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Current News in Higher Ed

•With their huge databases, universities may rival financial institutions as attractive targets for crime, estimated to affect 9 million Americans a year at the total cost of more than $50 billion, experts said. Nearly half of the publicized incidents of data breach since January occurred at universities, according to the San Diego-based Identity Theft Resource Center. (The Washington Post/Reuters, 8/17/05)
•With their huge databases, universities may rival financial institutions as attractive targets for crime, estimated to affect 9 million Americans a year at the total cost of more than $50 billion, experts said. Nearly half of the publicized incidents of data breach since January occurred at universities, according to the San Diego-based Identity Theft Resource Center. (The Washington Post/Reuters, 8/17/05)

•A proposal to have the federal government compare schools by how much they increase tuition has administrators and higher-education groups objecting. Such a ranking, proposed as part of legislation to renew higher-education programs, would require public and private colleges to report their tuition and fees annually to the U.S. Department of Education. The federal agency then would assign each school a ''college affordability index" based on the rate of increase, and make the information public. If tuition rose at more than double the rate of inflation over a three-year period, schools would have to submit detailed reports justifying the increases, and could face the risk of a government audit. (The Boston Globe, 8/17/05)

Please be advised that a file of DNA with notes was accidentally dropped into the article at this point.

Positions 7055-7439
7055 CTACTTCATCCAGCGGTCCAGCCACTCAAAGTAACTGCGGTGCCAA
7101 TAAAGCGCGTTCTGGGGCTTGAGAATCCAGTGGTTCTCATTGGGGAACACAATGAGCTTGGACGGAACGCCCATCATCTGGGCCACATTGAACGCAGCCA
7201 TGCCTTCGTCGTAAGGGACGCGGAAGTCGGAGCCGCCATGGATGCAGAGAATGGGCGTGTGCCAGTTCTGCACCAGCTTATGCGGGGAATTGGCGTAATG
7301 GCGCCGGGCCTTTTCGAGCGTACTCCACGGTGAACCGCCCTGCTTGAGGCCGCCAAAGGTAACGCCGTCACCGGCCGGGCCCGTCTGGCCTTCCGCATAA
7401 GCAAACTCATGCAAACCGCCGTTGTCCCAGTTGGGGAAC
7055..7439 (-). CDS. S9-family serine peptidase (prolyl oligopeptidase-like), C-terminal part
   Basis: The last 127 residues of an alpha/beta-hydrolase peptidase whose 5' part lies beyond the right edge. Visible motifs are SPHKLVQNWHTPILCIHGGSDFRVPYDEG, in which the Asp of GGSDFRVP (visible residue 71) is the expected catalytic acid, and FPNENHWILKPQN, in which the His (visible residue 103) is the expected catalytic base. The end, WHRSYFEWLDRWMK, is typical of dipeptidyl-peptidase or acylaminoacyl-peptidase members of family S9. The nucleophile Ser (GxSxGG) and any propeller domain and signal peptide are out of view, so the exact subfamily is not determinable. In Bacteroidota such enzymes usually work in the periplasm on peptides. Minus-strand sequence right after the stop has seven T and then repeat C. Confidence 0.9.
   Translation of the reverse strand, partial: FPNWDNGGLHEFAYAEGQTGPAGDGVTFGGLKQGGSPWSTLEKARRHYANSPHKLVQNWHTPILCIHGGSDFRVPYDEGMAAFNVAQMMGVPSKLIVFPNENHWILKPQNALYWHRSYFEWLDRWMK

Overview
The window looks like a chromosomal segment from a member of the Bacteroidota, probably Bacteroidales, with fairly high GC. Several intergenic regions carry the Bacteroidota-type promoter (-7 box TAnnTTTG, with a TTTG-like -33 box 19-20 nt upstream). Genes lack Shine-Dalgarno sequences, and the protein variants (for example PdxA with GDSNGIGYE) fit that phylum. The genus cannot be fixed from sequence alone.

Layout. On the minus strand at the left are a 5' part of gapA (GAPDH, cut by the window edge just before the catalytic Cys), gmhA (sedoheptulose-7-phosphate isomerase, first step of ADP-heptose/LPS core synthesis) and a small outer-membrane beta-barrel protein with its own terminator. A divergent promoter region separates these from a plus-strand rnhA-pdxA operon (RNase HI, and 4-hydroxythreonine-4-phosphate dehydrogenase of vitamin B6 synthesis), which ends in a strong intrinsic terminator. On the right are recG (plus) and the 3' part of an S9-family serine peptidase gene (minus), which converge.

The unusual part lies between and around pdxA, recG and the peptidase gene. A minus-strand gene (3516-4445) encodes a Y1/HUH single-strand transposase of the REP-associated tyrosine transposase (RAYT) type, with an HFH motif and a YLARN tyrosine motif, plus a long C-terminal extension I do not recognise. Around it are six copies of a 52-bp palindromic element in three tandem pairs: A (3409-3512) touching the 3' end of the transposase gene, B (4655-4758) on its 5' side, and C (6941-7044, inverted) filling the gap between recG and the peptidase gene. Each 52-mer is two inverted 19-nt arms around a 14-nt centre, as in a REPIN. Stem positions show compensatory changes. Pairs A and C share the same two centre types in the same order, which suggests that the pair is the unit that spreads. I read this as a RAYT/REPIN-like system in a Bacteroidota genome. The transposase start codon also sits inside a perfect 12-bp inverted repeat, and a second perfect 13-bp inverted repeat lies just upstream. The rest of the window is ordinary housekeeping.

•Only about half of this year's high school graduates have the reading skills they need to succeed in college, and even fewer are prepared for college-level science and math courses, according to a yearly report from ACT. The report, based on scores of the 2005 high school graduates who took the exam, also found that fewer than one in four met the college-readiness benchmarks in all four subjects tested: reading comprehension, English, math and science. (The New York Times, 8/17/05)

•Signs displaying Kaplan University's name and its flaming-torch logo adorn the top of its four-story building in Fort Lauderdale, but you won't find any classrooms, chalkboards, professors or backpack-toting students here. Save for its only campus in Davenport, Iowa, all of Kaplan University's classes are taught over the Internet. With 21,000 students —up from 264 in 2001, Kaplan has become one of the nation's larger online institutions in less than five years. (The Miami Herald, 8/16/05)

•A team of researchers will receive $1 million in funding annually from Harvard over the next few years to study the origins of life. The project begins with an admission that some mysteries about life's origins cannot be explained. (CNN.com/Associated Press, 8/16/05)

•The creation of gender-segregated classes at Virginia Tech for visiting faculty from Saudi Arabia is drawing complaints from professors, who say a state-supported school shouldn't promote discrimination. King Abdulaziz University paid Virginia Tech $246,000 to design and operate the faculty development program this summer. The courses include topics such as Web site development and online instruction, but in keeping with the preferences of the Saudi university, the university created separate classes for the approximately 30 male and 30 female faculty members. (USA Today, 8/12/05)

•Hackers and administrative errors have compromised personal information of more than 38,000 present, former and prospective University of North Texas students. A student who typed his wife's name and Social Security number into a search engine on the Web two weeks ago stumbled upon a file containing 4,571 Web-based financial aid inquiry records from the university, a school spokesman said. The discovery led to the revelation that hackers had breached the university's server. (Star-Telegram, 8/11/05)

•Hackers broke into Sonoma State University's computer system, where they had access to the names and Social Security numbers of 61,709 people who either attended, applied, graduated or worked at the school from 1995-2002. (San Francisco Chronicle, 8/9/05)

•The decline in full-time business school applicants is a three-year trend, as students opt for part-time, executive and non-U.S. programs. (BusinessWeek Online, 8/9/05)